national and international societies that unite professional geographers and people interested in geography.
Geographic societies arose in the 19th century in the largest foreign countries (in the cities of Paris, 1821; Berlin, 1828; London, 1830; New York, 1852; Vienna, 1856; Florence and Rome, 1867; and Madrid, 1876). Private associations of geographers had already arisen in the 17th and 18th centuries (Venice, 1684; Nuremberg, 1740).
The Russian Geographic Society was founded in 1845. In 1926 it was transformed into the State Geographic Society, and in 1938 into the Geographic Society of the USSR. In 1956 it affiliated with the International Geographical Union.
Geographic societies are usually national organizations. In a number of countries there are also independent regional associations (in Australia, Belgium, India, Canada, and the USA) and special associations, such as those of teachers of geography or of economic geographers (Japan). Some countries (Federal Republic of Germany, Switzerland, and Yugoslavia) do not have national societies but only regional ones, all of equal importance, whose activities are coordinated by geographic councils or associations. In some of the more developed countries there are purely professional associations of geographers, in addition to geographic societies (USA, France, and Japan). In the International Geographical Union, countries are mainly represented by their national societies. The majority of geographic societies consider their main tasks to be the geographic study of their respective countries and the popularization of geographic knowledge. Geographic societies organize research expeditions, study questions of the methodology of teaching geography in secondary and higher educational institutions, and work on various geographical problems that have both theoretical significance and practical applications.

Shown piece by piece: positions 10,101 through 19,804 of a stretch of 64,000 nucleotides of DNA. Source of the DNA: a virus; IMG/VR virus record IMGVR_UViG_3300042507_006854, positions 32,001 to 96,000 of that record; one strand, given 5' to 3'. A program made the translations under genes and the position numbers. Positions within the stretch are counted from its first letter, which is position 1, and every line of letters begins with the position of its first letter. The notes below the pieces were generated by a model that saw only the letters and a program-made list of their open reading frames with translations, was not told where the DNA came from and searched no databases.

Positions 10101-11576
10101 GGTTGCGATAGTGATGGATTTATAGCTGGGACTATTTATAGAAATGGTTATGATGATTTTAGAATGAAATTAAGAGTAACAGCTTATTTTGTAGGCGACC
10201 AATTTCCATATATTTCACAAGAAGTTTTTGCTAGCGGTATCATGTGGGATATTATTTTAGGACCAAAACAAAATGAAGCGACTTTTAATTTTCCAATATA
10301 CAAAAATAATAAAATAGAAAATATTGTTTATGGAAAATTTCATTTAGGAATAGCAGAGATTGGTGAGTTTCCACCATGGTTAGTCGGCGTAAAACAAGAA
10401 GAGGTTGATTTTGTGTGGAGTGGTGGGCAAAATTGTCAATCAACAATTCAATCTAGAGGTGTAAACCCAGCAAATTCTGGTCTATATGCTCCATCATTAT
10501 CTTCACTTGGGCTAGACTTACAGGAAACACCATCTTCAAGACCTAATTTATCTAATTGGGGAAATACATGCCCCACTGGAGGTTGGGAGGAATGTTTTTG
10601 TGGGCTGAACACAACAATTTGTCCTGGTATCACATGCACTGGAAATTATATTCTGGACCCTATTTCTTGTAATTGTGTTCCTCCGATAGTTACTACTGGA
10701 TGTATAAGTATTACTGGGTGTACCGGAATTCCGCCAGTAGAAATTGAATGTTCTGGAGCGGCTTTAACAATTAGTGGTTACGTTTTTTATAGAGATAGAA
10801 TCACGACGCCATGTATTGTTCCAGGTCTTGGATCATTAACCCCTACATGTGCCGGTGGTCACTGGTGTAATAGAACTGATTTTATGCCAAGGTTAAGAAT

Geographic societies are social organizations that function by private means, but they are usually affiliated with various government institutions and their activity generally reflects the existing social and political relations in a particular country. In advanced capitalist countries, monopolies often exploit the activities of geographic societies for their own purposes, particularly for research of possible markets and the objectives of expansion into the various parts of the world.
I. L. KLEOPOV